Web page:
3. As those around you put in the work, rather than be grateful to be surrounded by a committed group of individuals who share common goals, you are more likely to resent them and seek out allies to split the team support in half and create locker room chatter.
4. In the event you see time on the bench you may not be emotionally prepared, willing to engage or support the teammate who is starting over you. Also, it is likely you will find it challenging to support the success your team obtains when they win without you on the field.
5. When you become unhappy with your own performance you are more likely to blame your coach, teammates or anyone other than yourself.
6. Since your previous coaches and adult guidance have fallen short in emphasizing the importance of accountability, you will likely be that much more of a challenge for our staff and program to work with.
7. Aside from your time in college, the end goal of being a student-athlete is to get a degree while playing a sport you love. If your goal as an athlete-student is to get a starting position while earning a degree you tolerate, your goals will be out of alignment with the program from the start.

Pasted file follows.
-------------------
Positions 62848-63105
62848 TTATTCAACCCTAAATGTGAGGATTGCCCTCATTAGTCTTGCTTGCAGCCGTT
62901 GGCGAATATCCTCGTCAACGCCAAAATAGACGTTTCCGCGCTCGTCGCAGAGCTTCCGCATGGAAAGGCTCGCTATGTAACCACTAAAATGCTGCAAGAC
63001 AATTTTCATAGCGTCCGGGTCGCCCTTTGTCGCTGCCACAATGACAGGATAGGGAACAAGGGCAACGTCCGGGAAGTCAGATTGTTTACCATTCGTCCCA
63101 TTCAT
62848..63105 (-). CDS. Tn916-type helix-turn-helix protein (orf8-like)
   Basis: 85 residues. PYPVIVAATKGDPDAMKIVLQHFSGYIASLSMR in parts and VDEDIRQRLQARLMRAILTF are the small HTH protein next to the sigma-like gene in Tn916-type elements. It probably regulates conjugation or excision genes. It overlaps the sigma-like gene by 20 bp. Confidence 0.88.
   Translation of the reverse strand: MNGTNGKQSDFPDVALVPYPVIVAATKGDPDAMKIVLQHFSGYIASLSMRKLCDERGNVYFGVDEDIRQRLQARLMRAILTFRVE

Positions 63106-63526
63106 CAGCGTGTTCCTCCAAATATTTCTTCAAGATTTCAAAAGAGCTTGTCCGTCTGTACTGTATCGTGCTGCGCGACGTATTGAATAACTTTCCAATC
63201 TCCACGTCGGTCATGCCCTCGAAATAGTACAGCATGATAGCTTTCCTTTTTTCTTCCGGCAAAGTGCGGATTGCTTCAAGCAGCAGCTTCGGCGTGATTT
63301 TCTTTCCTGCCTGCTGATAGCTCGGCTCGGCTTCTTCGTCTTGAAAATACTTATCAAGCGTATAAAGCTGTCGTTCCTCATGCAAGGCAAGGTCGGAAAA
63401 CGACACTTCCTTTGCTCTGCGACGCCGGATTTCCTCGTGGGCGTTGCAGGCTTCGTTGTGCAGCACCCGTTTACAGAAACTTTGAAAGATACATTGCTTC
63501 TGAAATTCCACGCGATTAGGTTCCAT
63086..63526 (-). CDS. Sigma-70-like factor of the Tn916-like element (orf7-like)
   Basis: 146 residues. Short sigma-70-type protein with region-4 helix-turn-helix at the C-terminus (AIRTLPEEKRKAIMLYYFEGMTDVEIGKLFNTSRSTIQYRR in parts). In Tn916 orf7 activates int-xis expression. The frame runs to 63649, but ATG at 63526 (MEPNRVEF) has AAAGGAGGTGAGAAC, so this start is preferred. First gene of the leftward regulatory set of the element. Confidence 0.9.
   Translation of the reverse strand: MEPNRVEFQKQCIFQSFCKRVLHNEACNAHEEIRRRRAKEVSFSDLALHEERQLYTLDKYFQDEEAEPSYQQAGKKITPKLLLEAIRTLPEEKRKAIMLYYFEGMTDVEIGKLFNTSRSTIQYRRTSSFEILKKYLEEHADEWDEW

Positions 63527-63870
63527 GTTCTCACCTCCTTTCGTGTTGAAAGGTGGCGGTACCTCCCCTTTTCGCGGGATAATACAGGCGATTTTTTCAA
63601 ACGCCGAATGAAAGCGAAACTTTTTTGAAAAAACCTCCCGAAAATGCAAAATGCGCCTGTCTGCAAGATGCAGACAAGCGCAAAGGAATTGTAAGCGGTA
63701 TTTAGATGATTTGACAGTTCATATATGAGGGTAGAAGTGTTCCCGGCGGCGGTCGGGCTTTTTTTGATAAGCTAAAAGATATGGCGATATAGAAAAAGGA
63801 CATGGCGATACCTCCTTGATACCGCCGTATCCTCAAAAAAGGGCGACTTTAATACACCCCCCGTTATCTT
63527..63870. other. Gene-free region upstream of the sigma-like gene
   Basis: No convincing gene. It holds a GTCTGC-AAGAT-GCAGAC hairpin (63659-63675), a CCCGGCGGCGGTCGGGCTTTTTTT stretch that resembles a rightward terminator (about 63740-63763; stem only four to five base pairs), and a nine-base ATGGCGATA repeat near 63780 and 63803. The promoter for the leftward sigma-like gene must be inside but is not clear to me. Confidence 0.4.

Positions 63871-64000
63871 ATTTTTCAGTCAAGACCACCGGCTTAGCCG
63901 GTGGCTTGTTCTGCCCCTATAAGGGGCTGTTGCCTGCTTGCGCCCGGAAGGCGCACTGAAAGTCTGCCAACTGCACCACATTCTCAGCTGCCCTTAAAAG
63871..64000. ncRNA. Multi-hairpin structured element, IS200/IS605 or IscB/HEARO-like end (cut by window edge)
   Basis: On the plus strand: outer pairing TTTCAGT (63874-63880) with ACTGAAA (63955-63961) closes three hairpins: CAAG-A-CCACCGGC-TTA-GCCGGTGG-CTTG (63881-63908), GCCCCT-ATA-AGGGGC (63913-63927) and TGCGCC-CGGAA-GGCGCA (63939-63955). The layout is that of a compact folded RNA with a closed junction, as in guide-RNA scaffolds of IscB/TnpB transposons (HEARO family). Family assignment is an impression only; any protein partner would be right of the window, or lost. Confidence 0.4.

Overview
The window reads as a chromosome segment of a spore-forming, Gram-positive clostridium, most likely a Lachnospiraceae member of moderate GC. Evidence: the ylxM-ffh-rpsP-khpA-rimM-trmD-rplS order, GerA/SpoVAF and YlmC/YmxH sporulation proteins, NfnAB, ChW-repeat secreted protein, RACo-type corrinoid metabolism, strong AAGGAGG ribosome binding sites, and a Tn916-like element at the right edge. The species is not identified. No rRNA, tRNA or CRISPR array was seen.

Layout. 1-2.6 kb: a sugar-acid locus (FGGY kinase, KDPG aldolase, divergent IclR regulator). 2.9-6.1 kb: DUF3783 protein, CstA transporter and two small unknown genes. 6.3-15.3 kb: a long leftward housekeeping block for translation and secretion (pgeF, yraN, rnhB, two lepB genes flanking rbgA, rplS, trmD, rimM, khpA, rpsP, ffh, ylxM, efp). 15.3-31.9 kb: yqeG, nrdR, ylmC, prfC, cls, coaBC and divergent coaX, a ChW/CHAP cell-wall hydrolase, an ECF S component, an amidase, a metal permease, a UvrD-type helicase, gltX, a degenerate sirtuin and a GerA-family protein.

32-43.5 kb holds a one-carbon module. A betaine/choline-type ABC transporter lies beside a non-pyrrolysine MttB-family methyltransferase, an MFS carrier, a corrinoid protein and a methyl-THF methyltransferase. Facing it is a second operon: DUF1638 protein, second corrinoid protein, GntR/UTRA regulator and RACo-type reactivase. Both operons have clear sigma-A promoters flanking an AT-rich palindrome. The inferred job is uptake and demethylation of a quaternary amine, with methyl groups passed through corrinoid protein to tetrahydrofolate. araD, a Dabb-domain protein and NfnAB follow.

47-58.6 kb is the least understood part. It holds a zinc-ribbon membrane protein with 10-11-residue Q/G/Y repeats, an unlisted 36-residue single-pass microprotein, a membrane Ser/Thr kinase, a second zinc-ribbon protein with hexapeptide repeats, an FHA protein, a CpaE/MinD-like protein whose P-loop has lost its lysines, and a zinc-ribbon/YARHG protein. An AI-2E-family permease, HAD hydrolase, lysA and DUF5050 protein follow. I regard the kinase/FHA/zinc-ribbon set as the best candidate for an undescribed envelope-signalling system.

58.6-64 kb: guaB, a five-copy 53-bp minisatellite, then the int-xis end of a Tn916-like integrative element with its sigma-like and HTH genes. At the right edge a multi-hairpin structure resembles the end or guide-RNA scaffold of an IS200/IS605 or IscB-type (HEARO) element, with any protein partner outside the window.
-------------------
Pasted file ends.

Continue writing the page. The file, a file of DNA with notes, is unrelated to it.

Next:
8. Athletes who truly work for their program become stronger people who work well with others and are able to admit their weaknesses in order to improve. If I am forced to spend your first two years of college trying to catch you up on late lessons of being accountable and respectful, it is probable you will spend your second two years resenting me which ultimately leads to an ambush of bad senior exit interview feedback.
9. Athletes are treasured in the workforce and therefore, you are likely to land a job after you graduate. However, if you fail to get along with those in our program you are prone to carrying this over into your professional life. If you are unhappy with your boss or coworker you will be more likely to find yourself unequipped to work through your problem without soliciting complaining or quitting.